William Keith: Barber is an amazing 20th century American composer who I believe stands toe-to-toe with Aaron Copland artistically. The interesting thing about Barber is his music has an almost organic quality to it. You notice the incredibly beautiful and powerful music, but it’s much more mystical and veiled as to where some of these wonderful elements came from. I’ve tried to pull selections from across his life as a composer; the String Quartet in B Minor — his student composition that Adagio for Strings was developed from; Cave of the Heart, his commission for Martha Graham that was later developed in the Medea Suite; The Canzonetta for Oboe and Strings, which was his deathbed composition and Knoxville 1915 for Soprano and Orchestra, in which he takes the prose of American poet James Agee and melds it into a tremendously beautiful and haunting ode to childhood memories lost.
Connect Savannah: How much actual rehearsal time has been spent on these shows?
William Keith: Generally, we will have three 2 1/2 hour rehearsals leading into a concert series. These are professionals who come well prepared, so the focus becomes to artistically arrange the ensemble.
Connect Savannah: Have you yourself, or any of these principal players ever performed any of these pieces publicly before?
William Keith: Gosh, that’s a good question. Without polling the players I would imagine that some have played Knoxville 1915 and possibly the String Quartet. I can almost guarantee this will be the first time any of us gets a shot at Cave of the Heart, which is the original 1945 ballet setting for Martha Graham’s Library of Congress Series, or the Canzonetta for Oboe and String. Interestingly, when we ordered Cave of the Heart, the publisher actually had to print a new copy because there are only two other copies in the world - one being performed in England, the other on the West Coast.
Connect Savannah: What is it about Barber’s work that stand out most to you?
William Keith: He has a simply brilliant ability to come up with thematic jewels, paired with a somewhat unique approach to score voicing. The end result is a signature, individualist neo-romantic style — when compared to some of his 20th century peers who were either pulled toward neo-classicalism or fell under the tall musical shadow of Aaron Copland.
Connect Savannah: This show will see three performances over a four-day period: First at Trinity United Methodist; next at Skidaway Island Presbyterian; and finally at the Jewish Education Alliance. Will the performances change to “fit” the rooms?
William Keith: A little, but not a lot. Each space has its own idiosyncrasies from a staging perspective (and also aurally), but that’s just how this approach of taking the concert to the audience works. It’s been nice to play in different spaces and to adjust each presentation for the best result.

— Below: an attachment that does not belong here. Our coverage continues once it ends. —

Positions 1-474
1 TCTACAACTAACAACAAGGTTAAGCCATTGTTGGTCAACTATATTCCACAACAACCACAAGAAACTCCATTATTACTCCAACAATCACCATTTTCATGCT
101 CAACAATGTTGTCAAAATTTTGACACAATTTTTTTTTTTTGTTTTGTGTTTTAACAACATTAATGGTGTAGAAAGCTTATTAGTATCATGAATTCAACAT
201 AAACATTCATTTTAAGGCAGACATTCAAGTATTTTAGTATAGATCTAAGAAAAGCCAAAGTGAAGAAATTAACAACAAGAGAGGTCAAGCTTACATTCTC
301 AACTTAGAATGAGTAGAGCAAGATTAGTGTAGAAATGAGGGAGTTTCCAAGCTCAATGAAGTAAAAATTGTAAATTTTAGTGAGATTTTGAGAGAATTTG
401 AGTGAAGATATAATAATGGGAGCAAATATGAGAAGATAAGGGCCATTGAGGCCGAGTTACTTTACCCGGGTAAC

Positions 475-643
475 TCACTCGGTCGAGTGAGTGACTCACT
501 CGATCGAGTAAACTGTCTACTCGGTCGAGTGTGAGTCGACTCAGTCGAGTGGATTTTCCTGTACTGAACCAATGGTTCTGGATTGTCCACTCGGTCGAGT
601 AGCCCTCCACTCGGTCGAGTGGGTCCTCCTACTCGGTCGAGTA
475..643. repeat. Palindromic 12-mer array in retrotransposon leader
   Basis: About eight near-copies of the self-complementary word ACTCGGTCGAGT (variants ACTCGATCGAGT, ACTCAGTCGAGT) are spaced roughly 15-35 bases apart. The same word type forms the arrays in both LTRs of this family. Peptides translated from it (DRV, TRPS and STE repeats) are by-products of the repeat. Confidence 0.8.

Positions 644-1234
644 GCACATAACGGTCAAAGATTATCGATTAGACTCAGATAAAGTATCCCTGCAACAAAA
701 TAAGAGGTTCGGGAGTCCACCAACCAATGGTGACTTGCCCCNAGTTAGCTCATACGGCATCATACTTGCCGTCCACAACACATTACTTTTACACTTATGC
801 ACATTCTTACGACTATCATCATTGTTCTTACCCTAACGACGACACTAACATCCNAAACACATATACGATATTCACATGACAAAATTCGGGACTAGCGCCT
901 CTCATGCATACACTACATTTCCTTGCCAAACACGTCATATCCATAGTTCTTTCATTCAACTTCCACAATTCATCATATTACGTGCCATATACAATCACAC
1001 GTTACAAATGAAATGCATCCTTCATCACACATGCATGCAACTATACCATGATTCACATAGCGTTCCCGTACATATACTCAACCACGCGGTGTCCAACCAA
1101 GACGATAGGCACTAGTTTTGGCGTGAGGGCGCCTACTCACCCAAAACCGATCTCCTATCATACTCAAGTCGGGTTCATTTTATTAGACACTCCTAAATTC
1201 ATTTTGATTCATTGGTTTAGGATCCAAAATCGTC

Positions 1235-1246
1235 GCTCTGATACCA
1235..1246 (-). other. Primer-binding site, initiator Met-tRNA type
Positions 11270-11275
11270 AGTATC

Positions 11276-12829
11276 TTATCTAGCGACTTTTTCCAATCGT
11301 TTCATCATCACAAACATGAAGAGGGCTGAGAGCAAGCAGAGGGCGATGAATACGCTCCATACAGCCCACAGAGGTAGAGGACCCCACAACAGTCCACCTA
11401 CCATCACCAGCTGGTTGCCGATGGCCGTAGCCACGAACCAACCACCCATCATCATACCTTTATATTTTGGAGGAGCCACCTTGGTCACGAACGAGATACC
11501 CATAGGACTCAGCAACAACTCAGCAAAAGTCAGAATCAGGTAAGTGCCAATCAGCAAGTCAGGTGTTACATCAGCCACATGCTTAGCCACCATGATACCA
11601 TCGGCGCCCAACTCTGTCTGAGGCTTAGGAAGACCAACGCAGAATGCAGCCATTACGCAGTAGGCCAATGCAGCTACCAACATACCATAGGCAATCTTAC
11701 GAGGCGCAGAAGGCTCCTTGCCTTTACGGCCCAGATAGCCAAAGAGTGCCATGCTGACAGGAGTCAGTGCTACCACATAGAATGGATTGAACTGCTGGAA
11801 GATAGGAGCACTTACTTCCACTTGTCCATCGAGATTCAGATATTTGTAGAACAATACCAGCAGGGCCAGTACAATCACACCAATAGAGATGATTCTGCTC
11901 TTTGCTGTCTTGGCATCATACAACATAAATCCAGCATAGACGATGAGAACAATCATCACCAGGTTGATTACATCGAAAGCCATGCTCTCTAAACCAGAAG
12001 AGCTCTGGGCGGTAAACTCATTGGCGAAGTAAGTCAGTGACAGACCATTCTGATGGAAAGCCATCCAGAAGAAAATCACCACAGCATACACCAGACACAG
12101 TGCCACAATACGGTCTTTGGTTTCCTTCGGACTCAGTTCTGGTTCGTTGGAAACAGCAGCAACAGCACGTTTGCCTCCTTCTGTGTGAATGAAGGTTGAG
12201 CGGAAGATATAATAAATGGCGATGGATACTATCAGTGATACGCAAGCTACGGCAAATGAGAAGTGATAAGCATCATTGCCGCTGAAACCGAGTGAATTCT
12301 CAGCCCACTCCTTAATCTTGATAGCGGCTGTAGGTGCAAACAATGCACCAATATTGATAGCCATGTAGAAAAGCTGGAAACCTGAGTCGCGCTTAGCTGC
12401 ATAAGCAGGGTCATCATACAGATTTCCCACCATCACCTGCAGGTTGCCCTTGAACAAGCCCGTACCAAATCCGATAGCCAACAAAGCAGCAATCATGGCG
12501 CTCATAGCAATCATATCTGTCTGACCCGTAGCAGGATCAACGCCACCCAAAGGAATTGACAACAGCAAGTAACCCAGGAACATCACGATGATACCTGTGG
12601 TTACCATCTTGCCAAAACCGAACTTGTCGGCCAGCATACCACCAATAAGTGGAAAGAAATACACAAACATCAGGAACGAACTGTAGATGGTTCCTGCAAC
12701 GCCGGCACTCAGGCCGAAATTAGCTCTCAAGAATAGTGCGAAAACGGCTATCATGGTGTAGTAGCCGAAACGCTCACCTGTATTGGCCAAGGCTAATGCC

Connect Savannah: Does one pay more for a seat that is closer to the musicians?
William Keith: Generally, our tickets go from $30 down to $20, with students for $10. We price the first four rows slightly higher, in recognition of the benefit of proximity to the players. Still, I think $30 or $25 to hear Knoxville when you are sitting fifteen feet from the soloist is amazing. Try that in Atlanta or Jacksonville and let me know what it costs. (Laughs)
Connect Savannah: Considering that other regional symphonies are actively booking shows in Savannah, are you worried about oversaturating the market, and “burning people out” on classical music?
William Keith: I don’t think that’s likely in our case. True, we’re exploring a lot of venues right out of the gate. However, that’s to find what works, what doesn’t, and where our concertgoers will connect most to us. I can’t help but believe that Savannah will support its own resident orchestra. I feel we have the flexibility and the opportunity to try some different things. We’ll make adjustments as to where, when and how much we play until we find our niche as part of this community’s greater artistic needs. I would offer that if your readers feel it’s important for this city to have its own resident orchestra, then there’s probably no better time than now for those patrons and lovers of the arts to come out and support what we’re creating in their midst.
The Savanna Sinfonietta presents: Samuel Barber, A Modern Romantic, featuring his: Cave of The Heart Canzonetta for Obe & Strings; String Quartet in B minor; and Knoxville, 1915 — Thursday, 7:30 pm at Trinity United Methodist Church, Friday, 7:30 pm at Skidaway Island Presbyterian Church, and Sunday, 3 pm, at the Jewish Education Alliance. Tickets range from $10 to $30, and are on sale now. For more info, call 352-3377, or check www.savannahorchestra.org.